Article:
Some are holding potluck dinners instead of springing for the entire feast. Others are staying home rather than flying. And a few are skipping the turkey altogether.
On this the fourth Thanksgiving since the economy sank, prices for everything from airline flights to groceries are going up, and some Americans are scaling back. Yet in many households, the occasion is too important to skimp on. Said one mother: “I don’t have much to give, but I’ll be cooking, and the door will be open.”
Thanksgiving airfares are up 20 percent this year, and the average price of a gallon of gas has risen almost 20 percent, according to travel tracker AAA. Still, about 42.5 million people are expected to travel, the highest number since the start of the recession.
But even those who choose to stay home and cook for themselves will probably spend more. A 16-pound turkey and all the trimmings will cost an average of $49.20, a 13 percent jump from last year, or about $5.73 more, according to the American Farm Bureau Federation, which says grocers have raised prices to keep pace with higher-priced commodities.
In Pawtucket, R.I., Jackie Galinis was among those looking for help to put a proper meal on the table. She stopped at a community center this week seeking a donated food basket. But by the time she arrived, all 300 turkeys had been claimed.
So Galinis, an unemployed retail worker, will make do with what’s in her apartment. “We’ll have to eat whatever I’ve got, so I’m thinking chicken,” she said.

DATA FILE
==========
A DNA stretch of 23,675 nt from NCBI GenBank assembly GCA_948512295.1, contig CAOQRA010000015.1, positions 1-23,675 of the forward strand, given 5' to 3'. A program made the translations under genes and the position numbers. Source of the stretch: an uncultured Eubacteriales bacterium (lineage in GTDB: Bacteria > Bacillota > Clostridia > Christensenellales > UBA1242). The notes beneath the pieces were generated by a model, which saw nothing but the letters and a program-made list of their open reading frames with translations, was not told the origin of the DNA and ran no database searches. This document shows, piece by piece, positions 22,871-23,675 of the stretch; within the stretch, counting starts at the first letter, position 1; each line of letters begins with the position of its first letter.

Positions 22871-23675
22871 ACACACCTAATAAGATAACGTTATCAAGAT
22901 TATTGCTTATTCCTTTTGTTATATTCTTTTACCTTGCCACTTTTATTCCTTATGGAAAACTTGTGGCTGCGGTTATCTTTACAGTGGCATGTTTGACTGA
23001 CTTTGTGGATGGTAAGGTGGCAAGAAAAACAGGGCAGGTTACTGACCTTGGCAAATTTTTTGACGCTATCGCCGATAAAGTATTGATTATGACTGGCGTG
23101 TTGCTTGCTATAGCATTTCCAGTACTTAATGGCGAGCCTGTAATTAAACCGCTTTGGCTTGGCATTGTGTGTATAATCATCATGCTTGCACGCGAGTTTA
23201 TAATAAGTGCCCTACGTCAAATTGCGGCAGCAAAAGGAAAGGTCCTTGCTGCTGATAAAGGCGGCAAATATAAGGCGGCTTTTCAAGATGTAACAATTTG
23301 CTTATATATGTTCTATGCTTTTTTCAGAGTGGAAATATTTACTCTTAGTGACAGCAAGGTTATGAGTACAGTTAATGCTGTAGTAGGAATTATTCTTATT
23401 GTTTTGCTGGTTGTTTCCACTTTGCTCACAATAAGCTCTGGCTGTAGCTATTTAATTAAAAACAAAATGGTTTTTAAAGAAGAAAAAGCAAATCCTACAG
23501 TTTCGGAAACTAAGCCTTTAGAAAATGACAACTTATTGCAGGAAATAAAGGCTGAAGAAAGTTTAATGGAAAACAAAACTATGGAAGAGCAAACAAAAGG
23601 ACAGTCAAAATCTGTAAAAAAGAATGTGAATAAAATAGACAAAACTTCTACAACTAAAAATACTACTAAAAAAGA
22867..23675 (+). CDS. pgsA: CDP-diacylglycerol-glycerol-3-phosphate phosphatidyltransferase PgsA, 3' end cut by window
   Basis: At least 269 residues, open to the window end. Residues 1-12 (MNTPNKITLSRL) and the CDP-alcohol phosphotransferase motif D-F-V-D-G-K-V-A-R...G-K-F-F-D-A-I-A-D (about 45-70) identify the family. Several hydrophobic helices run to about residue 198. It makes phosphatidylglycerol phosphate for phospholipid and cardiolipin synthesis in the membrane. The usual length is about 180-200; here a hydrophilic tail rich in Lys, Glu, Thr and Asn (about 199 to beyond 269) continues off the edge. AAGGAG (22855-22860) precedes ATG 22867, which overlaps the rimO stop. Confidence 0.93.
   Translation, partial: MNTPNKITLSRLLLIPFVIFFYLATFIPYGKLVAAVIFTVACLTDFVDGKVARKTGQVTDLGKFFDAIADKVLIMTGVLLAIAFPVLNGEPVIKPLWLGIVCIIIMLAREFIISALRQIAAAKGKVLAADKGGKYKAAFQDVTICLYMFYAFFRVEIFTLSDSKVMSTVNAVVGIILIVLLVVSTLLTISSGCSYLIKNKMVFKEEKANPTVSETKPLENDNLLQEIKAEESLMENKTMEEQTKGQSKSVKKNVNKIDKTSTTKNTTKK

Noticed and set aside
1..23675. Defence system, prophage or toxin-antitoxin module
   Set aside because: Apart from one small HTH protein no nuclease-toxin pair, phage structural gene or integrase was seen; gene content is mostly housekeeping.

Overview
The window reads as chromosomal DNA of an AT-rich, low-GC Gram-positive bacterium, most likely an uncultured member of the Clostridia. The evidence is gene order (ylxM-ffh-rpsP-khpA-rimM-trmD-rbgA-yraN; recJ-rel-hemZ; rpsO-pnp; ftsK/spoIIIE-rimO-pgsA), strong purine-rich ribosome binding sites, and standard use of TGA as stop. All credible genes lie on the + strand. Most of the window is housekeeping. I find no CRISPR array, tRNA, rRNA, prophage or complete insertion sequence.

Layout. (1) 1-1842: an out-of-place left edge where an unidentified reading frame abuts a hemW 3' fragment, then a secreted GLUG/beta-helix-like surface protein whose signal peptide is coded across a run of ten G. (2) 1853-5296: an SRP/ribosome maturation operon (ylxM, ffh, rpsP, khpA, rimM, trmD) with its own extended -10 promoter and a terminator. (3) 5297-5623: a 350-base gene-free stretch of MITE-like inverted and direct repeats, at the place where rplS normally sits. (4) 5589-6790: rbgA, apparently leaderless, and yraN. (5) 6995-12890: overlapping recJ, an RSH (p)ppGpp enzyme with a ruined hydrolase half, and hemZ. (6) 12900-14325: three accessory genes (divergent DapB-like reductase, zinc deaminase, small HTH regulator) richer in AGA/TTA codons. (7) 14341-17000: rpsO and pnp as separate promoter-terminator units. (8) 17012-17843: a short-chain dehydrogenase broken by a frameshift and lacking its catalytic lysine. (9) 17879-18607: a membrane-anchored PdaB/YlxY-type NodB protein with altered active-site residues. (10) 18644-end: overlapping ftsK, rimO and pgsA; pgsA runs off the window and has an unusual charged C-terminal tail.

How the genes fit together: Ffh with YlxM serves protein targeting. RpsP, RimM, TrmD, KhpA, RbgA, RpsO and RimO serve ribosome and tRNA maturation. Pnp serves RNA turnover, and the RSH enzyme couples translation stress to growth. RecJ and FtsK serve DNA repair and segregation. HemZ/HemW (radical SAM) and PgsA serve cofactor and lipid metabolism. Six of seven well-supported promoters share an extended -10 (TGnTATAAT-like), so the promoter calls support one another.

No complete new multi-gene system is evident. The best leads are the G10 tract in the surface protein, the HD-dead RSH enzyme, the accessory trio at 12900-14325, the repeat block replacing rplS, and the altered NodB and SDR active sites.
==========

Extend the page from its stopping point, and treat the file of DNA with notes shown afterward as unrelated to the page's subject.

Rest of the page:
Then her eyes lit up. “Actually, I think I’ve got red meat in the freezer, some corned beef. We could do a boiled dinner.”
Galinis has another reason to clear out her apartment’s freezer: Her landlord is in the process of evicting her and her 3-year-old son. The unemployment rate in Pawtucket, a city struggling with the loss of manufacturing jobs, is 12.1 percent, well above the national average.
Carole Goldsmith of Fresno, Calif., decided she didn’t need to have a feast, even if she could still afford it.
Goldsmith, an administrator at a community college in Coalinga, Calif., said she typically hosts an “over-the-top meal” for friends and family. This year, she canceled the meal and donated a dozen turkeys to two homeless shelters. She plans to spend Thursday volunteering before holding a small celebration Friday with soup, bread “and lots of gratitude.”
“I think everybody is OK with it,” she said. “They understand. Everybody is in a different place than they were a year ago.”
Andrew Thomas, a mailroom worker for a Washington, D.C., law firm, had hoped to take his two children to see his grandmother in North Carolina. But with Christmas around the corner, Thomas concluded he needed to save money.
“We’re just going to eat real good and stay home for this year,” he said.
In Juneau, Alaska, the Rev. George Silides and his wife will bring turkey to a church potluck, but not much more. Like millions of others, Silides said, the couple was “feeling the economic pinch.”
Juneau, Alaska’s capital, is an expensive place to live. The only way in or out is by air or boat. Silides’ wife now works as an English teacher to support their family of six.